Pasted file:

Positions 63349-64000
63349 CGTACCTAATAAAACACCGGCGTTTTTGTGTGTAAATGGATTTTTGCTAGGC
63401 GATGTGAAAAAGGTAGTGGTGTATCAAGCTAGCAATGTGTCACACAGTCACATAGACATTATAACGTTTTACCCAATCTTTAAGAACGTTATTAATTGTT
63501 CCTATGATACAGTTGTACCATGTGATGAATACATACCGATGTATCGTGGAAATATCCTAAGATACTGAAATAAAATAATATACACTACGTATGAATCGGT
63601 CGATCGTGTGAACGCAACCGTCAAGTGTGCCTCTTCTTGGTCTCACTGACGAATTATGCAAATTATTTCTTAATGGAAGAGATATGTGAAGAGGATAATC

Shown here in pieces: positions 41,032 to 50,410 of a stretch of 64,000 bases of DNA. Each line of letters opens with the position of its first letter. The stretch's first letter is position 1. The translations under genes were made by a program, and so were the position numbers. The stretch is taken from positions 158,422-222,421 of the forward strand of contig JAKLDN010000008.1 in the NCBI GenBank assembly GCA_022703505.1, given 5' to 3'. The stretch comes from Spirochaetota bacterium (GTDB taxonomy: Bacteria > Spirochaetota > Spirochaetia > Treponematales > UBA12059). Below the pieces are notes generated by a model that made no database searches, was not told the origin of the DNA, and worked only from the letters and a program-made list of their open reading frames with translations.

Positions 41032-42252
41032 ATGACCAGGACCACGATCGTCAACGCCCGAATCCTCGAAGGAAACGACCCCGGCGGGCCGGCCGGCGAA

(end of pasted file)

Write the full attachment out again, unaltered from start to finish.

Positions 63349-64000
63349 CGTACCTAATAAAACACCGGCGTTTTTGTGTGTAAATGGATTTTTGCTAGGC
63401 GATGTGAAAAAGGTAGTGGTGTATCAAGCTAGCAATGTGTCACACAGTCACATAGACATTATAACGTTTTACCCAATCTTTAAGAACGTTATTAATTGTT
63501 CCTATGATACAGTTGTACCATGTGATGAATACATACCGATGTATCGTGGAAATATCCTAAGATACTGAAATAAAATAATATACACTACGTATGAATCGGT
63601 CGATCGTGTGAACGCAACCGTCAAGTGTGCCTCTTCTTGGTCTCACTGACGAATTATGCAAATTATTTCTTAATGGAAGAGATATGTGAAGAGGATAATC

Shown here in pieces: positions 41,032 to 50,410 of a stretch of 64,000 bases of DNA. Each line of letters opens with the position of its first letter. The stretch's first letter is position 1. The translations under genes were made by a program, and so were the position numbers. The stretch is taken from positions 158,422-222,421 of the forward strand of contig JAKLDN010000008.1 in the NCBI GenBank assembly GCA_022703505.1, given 5' to 3'. The stretch comes from Spirochaetota bacterium (GTDB taxonomy: Bacteria > Spirochaetota > Spirochaetia > Treponematales > UBA12059). Below the pieces are notes generated by a model that made no database searches, was not told the origin of the DNA, and worked only from the letters and a program-made list of their open reading frames with translations.

Positions 41032-42252
41032 ATGACCAGGACCACGATCGTCAACGCCCGAATCCTCGAAGGAAACGACCCCGGCGGGCCGGCCGGCGAA